“When he broke from his Mideast advisers’ suffocating restraints, he was exhilarated,” Garment wrote, “finally free to make an explosively clear cut decision, flex his muscles, exercise the full measure of presidential authority and confound the worriers and word mincers. For a glorious moment, he was the Nixon of old.”

Garment left the White House a few months before Nixon’s resignation in 1974 and went on to play a central role at the UN in the campaign against the 1975 Zionism is Racism resolution. He remained close to the Jewish community and various Israeli leaders after he left the government and went on to become a top-flight Washington lawyer as well. He served as an informal adviser on Washington politics to several Israeli prime ministers and foreign ministers and was destined to play a role in other milestones in Israeli history.

In 1985 he was recruited by the Israeli government to represent Aviem Sella, the Israeli Air Force colonel who had served as Jonathan Pollard’s contact while studying in New York University. He advised Israeli leaders, from Prime Minister Peres on down, how to approach the enraged U.S. government, but ultimately resigned his post because he did not agree to the Israeli government’s choice of tactics. He was active for a while in seeking Pollard’s release, because he thought that Pollard’s life sentence “was excessive and obtained by dubious prosecutorial tactics,” but he was not a great fan of the imprisoned Israeli spy, to say the least.

“Pollard is not a martyr,” he wrote in a withering portrayal of his 1994 prison meeting with the famous inmate, “he was and is a fantasist, He used the rhetoric of Jewish righteousness as a mask for the adolescent excitement of spying. He violated his obligations under American law and his responsibilities to other Jews. He divulged names and actions almost as soon as he was caught.”

Garment played a more constructive role in another case that he took on in 1985, when he represented Tali Griffel, the 5-year-old sole survivor of the terrorist attack at Ras Burqa in which seven Israelis were killed. Because Griffel was an American citizen, the State Department pressed the Egyptian government to negotiate a settlement with Garment on Griffel’s behalf.

Garment provides an entertaining account of his sojourn in Cairo, which included a game of wits with presidential adviser Osama al-Baz, an audience with President Mubarak in which he recounted his nasty rebukes to “that idiot” Mu’ammar Qaddaffi of Libya and an unexpected dinner with Yasser Arafat that ended in a “digestive nightmare,” as Garment describes it.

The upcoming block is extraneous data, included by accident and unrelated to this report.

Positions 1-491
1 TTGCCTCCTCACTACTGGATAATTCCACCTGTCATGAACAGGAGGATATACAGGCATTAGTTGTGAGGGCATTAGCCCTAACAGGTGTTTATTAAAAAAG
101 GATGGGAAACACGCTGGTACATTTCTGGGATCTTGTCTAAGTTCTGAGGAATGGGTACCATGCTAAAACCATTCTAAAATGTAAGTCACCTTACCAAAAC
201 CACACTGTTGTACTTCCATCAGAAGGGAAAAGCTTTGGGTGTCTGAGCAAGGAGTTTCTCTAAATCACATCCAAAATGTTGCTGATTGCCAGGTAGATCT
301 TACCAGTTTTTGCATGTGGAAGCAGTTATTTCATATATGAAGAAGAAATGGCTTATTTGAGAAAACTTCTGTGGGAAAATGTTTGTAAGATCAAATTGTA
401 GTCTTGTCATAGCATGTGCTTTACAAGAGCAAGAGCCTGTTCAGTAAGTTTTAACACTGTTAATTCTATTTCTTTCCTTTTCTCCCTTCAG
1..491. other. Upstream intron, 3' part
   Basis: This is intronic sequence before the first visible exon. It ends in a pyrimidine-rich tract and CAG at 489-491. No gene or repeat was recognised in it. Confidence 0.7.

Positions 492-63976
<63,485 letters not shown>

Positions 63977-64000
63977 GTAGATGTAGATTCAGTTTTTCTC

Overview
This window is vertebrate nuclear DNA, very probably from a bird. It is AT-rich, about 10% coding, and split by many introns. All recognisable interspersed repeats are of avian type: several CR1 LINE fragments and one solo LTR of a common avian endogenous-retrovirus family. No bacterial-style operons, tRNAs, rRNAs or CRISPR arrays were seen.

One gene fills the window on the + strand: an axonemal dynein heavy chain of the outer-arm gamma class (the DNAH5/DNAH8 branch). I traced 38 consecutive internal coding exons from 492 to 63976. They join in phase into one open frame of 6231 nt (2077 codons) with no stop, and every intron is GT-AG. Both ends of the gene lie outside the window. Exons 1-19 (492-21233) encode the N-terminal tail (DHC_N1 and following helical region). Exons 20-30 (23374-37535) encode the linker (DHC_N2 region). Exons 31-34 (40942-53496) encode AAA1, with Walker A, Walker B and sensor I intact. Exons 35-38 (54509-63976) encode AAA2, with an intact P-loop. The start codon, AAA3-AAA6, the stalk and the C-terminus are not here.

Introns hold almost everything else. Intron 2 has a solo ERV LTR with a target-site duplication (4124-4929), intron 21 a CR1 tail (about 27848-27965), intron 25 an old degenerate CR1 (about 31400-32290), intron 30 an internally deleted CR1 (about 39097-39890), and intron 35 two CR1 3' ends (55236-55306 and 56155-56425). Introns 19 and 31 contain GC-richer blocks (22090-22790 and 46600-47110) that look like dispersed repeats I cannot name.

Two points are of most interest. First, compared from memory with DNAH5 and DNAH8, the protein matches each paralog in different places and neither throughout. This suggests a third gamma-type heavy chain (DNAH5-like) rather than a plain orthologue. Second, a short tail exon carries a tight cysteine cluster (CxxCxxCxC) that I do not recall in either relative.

Garment finally succeeded in reaching an agreement, which, in turn, paved the way for an eventual resolution of the dispute between Israel and Egypt over the Taba salient, south of Eilat. The man who played a key role in facilitating the compensation package was none other than Marc Rich, the famous hedge fund financier who passed away two weeks ago. Garment had been representing Rich, who was wanted by U.S. authorities for tax evasion, and had convinced him to donate half a million dollars as part of the trust fund that would fund Griffel’s education and upbringing.

Which only goes to show that god sometimes works in mysterious ways, that publicly tainted people are usually more complex than their media personas, and that the real history of Israel is often played out behind the scenes by unexpected protagonists in far flung airport tarmacs, in backroom deals and in myriad ways that often remain untold.

Garment is survived by his daughter Ann and by his second wife Suzi. His first wife, Grace Albert, as well as his son and daughter from his first marriage, are all deceased.

PS – In an interesting aside that sheds ironic light on the current Snowden-NSA scandal, Garment describes how Mitchell became involved in Middle East affairs following his intervention on behalf of Golda’s Phantoms.

“His involvement became so extensive that he began getting summaries of routine intercepts of Israeli embassy phone calls. One day, after I had talked on the phone with then Ambassador Rabin, I saw Mitchell, who heckled me: “I think you’re giving Rabin bum advice, Len. Why don’t you just let him make his own mistakes?”